The CBO has estimated that repeal of ACA without compensating replacement, as suggested by the Senator-doctor, will double insurance premiums. Before the ACA, the average cost for a family of four was slightly more than $12,000. The present cost is more than $18,000, but with Cassidy-Collins, the lucky Americans who can even find an insurance seller could be charged $36,000! Who among us can afford that?

By leaving the federal bureaucracy in control of health care, the cancer continues to grow unchecked.

Another senator-doctor, Rand Paul of Kentucky, says he has a different approach but he too repeals only a part of the ACA while leaving most of the ObamaCare regulatory monster intact. So the cancer thrives while We the Patients can’t find a doctor.

Senator-doctor Paul plans to make some reasonable adjustments to flaws in the system but does not fix the system itself. He is like a doctor who gives painkillers to a patient with a malignant tumor. Eventually, the pain returns. Meanwhile, the cancer continues to eat away at the patient, who in this case is the health care system.

Isn’t it time for our doctor-politicians to remember their medical training? Isn’t it time for them to face the fact that our health care system is failing because of federal control of health care.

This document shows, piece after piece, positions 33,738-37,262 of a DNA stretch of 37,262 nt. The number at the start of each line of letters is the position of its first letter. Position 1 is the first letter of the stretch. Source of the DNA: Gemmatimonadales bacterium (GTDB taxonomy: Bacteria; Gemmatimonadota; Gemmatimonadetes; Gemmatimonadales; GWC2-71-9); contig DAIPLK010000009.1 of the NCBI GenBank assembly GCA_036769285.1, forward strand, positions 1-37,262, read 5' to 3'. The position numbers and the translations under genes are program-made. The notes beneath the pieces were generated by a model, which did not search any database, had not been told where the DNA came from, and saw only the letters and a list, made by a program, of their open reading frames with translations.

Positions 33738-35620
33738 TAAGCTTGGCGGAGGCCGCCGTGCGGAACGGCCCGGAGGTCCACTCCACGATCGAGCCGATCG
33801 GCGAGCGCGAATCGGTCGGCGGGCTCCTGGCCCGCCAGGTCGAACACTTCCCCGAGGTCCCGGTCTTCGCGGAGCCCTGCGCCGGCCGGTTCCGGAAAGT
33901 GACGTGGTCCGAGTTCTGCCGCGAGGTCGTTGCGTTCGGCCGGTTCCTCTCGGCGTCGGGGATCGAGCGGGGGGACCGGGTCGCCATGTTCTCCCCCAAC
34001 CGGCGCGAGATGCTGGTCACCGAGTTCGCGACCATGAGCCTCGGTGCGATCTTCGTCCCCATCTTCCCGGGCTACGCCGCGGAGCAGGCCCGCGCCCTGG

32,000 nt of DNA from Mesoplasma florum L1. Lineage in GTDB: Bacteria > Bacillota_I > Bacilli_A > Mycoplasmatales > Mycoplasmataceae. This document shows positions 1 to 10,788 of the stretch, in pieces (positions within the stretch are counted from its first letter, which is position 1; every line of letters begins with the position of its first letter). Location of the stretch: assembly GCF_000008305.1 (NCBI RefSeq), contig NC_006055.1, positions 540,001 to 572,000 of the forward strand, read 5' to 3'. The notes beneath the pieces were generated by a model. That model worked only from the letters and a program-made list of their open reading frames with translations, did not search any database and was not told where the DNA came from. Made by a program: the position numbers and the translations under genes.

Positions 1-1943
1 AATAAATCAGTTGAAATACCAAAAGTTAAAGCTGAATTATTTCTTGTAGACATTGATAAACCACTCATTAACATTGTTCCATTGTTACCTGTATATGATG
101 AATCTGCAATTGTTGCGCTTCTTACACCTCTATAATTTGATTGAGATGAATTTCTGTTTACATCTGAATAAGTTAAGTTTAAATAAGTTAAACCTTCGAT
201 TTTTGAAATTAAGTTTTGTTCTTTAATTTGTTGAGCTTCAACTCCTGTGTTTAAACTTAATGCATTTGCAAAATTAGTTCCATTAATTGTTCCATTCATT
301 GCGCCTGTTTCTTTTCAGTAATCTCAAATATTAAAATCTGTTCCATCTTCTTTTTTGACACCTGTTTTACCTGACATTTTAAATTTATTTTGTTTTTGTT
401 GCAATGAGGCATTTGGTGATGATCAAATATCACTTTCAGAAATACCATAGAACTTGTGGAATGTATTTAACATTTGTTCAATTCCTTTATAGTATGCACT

Be a real doctor. Do what patient health care desperately needs. Kick Washington out of the doctor’s chair.

Doing what patient health care needs is possible: politically hard because of powerful vested interests but relatively straightforward.

  1. Repeal ALL federal mandates relating to health care such as Medicaid, EMTALA, HIPAA, UMRA, plus all of ObamaCare. Also repeal the federal prohibition against selling insurance across state lines. (To be fair, Rand Paul wants to do this.)
  2. Allow states to design whatever health care plans they think is best for their residents. States may create interstate health care compacts as they choose. If Vermont wants single payer and Texas wants free market, so be it. That is their choice.
  3. Continue federal support for health care to the states based on percentage of tax revenue the state contributes to Washington that was used in the past to pay for all federal health care programs. If some other formula is better, use that.
  4. No federal support for any specific parts of the health care market such as insurance carriers. When Washington tries to pick winners in the market, it invariably finds the loser. Recall Solyndra? A free market means everyone competes on a level playing field.

Don’t start fussing over the details. There it is – a simple workable U.S. health care system, understandable by anyone, fiscally sustainable, responsive to local needs, that restores “power to the people,” as the new president promised in his Inaugural speech.

Dr. Deane Waldman, MD MBA, is Emeritus Professor of Pediatrics, Pathology and Decision Science, and Director of the Center for Health Care Policy at the Texas Public Policy Foundation as well as the author of The Cancer in the American Healthcare System. He can be reached at dwaldman@texaspolicy.com.